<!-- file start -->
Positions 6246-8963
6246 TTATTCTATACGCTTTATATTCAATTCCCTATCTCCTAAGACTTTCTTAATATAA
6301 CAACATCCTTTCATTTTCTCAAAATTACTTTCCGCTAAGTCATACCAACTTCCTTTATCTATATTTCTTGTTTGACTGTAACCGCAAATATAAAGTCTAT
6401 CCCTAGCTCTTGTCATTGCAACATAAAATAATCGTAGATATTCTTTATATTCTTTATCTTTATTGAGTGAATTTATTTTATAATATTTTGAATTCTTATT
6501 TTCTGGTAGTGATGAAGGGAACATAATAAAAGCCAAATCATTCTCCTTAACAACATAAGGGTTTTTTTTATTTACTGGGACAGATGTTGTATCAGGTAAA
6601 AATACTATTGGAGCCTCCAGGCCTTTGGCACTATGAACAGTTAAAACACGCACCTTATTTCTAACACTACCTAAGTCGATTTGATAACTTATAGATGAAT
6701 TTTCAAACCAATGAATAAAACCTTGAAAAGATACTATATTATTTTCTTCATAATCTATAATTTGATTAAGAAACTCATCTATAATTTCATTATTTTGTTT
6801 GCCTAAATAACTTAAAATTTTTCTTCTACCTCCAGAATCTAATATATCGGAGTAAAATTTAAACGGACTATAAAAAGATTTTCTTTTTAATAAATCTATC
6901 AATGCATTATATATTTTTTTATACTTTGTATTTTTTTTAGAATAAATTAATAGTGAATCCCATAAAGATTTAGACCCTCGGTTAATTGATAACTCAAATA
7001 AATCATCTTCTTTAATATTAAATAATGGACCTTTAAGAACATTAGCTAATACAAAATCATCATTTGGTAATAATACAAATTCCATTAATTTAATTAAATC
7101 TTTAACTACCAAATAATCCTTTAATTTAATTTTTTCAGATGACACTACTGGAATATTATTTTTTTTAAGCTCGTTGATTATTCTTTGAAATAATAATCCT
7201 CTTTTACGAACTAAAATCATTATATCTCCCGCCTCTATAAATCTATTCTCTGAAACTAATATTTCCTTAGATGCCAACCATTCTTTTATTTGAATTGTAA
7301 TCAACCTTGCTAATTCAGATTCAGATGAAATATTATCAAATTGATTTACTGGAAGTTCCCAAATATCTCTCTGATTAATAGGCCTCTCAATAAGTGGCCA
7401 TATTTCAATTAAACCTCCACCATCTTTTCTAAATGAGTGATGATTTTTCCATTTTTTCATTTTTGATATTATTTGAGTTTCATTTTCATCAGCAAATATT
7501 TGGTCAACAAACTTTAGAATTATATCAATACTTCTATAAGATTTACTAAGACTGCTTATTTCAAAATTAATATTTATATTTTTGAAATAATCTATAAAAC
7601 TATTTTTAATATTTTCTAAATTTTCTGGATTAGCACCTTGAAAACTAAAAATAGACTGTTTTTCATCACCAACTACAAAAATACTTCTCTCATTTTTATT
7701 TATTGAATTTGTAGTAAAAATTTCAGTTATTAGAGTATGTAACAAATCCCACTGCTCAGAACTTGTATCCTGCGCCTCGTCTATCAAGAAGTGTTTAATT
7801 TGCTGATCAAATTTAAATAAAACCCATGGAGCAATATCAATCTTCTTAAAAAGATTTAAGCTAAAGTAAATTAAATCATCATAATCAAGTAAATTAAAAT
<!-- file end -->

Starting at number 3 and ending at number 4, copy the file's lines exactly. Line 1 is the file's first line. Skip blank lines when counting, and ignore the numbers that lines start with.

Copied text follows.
6301 CAACATCCTTTCATTTTCTCAAAATTACTTTCCGCTAAGTCATACCAACTTCCTTTATCTATATTTCTTGTTTGACTGTAACCGCAAATATAAAGTCTAT
6401 CCCTAGCTCTTGTCATTGCAACATAAAATAATCGTAGATATTCTTTATATTCTTTATCTTTATTGAGTGAATTTATTTTATAATATTTTGAATTCTTATT